Mariana slapped her hands over her bun as if it could fall off at any moment. Her round face paled. “No.”

“Didn’t think so. Now, help me finish so we can go on break.” Elvira waited for Mariana to scurry around the princess’ bed before opening up the comforter and tossing it over the mattress. It billowed gracefully out before settling down. Mariana got to work flattening the creases she could see while Elvira did the same on her end.

The clichéd nature of her family’s chosen profession was not lost on Elvira.

Her ancestors had hailed from Portugal on the planet Earth, which had been destroyed by an asteroid a hundred and fifty odd years ago. The language was dead, the culture and religion blended thanks to inter-species marriages, but whatever genes that produced the distinguishing golden brown skin, black hair, and thick eyebrows had managed to survive. (Elvira’s siblings, like the rest of their family, had been blessed with these attributes while Elvira had not. Their mother had freckled skin, soft brown eyes, and copper colored hair; of course, one of them would take after her.) Despite the advancement of humanity and artificial intelligence, there were still rich people around who preferred humans to wait on them hand and foot.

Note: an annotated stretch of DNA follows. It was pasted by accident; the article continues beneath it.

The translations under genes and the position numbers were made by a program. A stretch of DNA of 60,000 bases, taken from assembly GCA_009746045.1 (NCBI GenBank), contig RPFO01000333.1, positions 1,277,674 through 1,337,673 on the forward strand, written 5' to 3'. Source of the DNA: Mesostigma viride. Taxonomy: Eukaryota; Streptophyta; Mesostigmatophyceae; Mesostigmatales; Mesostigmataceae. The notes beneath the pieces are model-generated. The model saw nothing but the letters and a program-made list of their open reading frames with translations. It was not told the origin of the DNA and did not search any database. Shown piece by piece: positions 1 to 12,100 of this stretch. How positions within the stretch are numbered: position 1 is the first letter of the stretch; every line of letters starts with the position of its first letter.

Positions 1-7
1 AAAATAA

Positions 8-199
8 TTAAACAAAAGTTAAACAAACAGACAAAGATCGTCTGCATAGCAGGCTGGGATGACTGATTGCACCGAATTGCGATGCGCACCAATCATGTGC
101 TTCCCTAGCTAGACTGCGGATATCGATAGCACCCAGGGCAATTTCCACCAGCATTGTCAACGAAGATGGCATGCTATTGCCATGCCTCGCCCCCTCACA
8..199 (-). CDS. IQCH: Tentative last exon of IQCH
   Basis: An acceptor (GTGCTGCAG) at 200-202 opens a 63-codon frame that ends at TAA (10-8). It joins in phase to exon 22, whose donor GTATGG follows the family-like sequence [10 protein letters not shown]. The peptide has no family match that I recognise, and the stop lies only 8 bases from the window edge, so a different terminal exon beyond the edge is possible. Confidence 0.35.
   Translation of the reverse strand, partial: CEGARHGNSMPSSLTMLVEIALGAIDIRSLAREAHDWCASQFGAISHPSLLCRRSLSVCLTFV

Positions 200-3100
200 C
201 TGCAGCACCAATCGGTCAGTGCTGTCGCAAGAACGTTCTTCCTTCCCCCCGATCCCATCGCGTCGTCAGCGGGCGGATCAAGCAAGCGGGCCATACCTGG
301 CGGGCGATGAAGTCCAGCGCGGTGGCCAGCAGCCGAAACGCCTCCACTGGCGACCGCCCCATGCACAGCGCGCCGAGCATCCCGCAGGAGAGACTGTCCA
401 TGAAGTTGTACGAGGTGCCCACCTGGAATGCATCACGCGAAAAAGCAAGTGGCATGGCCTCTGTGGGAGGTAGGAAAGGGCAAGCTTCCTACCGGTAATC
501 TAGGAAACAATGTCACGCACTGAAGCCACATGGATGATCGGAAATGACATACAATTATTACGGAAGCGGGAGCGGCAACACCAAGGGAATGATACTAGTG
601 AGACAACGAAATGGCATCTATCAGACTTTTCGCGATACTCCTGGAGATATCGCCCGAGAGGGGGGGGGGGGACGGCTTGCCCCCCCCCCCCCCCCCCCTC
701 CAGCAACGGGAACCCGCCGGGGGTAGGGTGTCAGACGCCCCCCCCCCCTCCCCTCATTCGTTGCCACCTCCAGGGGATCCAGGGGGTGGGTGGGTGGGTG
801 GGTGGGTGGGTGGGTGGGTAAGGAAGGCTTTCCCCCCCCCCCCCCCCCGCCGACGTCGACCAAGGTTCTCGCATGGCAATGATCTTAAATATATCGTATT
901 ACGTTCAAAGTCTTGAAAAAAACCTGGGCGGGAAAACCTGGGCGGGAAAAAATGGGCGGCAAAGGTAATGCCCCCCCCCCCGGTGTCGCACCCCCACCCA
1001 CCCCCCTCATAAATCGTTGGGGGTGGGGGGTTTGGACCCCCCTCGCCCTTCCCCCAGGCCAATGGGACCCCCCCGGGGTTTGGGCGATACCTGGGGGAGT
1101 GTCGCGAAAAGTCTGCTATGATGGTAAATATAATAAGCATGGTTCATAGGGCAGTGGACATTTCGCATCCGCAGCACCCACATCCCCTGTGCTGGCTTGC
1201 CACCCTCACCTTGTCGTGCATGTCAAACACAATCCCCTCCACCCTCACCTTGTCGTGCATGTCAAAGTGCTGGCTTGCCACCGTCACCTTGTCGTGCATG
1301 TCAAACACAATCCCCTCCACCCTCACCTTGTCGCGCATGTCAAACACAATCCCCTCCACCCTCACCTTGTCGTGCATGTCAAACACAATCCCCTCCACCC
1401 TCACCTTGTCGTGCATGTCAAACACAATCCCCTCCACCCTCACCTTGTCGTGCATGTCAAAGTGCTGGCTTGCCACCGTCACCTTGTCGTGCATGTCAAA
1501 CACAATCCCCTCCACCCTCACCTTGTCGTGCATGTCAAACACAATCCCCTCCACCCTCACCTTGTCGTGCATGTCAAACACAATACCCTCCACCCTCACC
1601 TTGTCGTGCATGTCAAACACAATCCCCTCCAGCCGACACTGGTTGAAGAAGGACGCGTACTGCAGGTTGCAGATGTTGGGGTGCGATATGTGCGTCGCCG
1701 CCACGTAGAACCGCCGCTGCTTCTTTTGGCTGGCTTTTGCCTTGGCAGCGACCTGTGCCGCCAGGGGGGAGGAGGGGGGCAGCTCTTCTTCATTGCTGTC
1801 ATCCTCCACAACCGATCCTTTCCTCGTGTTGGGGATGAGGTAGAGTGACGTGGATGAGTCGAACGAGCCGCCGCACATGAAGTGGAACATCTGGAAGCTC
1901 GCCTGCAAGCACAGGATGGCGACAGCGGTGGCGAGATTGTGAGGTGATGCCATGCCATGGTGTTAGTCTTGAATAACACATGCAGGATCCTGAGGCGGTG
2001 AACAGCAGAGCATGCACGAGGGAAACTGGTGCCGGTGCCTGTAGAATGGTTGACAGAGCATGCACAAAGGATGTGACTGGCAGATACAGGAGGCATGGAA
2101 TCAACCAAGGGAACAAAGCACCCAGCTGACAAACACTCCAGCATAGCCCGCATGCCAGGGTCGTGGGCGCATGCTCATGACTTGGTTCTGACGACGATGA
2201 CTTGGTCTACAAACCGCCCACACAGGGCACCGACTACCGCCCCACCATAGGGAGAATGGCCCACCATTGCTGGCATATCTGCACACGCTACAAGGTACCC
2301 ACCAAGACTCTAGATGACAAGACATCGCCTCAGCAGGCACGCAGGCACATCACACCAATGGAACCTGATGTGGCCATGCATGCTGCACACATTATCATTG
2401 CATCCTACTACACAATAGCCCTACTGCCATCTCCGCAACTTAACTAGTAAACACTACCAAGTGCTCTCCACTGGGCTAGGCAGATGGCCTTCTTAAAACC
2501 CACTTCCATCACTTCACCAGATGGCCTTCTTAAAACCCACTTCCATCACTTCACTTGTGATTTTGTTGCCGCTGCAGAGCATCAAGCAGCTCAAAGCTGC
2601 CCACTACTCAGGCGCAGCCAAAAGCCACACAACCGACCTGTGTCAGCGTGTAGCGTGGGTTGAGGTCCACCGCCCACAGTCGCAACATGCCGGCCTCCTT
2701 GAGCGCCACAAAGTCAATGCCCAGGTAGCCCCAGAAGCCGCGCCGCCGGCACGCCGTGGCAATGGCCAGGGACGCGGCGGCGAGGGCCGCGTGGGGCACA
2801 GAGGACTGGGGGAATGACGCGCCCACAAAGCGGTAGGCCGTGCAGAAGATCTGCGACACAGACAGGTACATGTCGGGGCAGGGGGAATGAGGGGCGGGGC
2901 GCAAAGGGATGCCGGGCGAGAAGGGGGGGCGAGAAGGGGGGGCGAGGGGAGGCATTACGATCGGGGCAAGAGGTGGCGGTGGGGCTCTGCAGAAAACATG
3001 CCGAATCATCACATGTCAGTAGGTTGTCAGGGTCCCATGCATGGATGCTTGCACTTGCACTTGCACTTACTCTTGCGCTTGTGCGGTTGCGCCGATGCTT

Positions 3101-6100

So, even though the royal family that ruled over most of humanity was “progressive” enough to let their women be the figureheads, they still had (formerly) Latin American servants. How much had humanity evolved, then? Really? Not much in Elvira’s opinion. Not that anyone had bothered to ask her.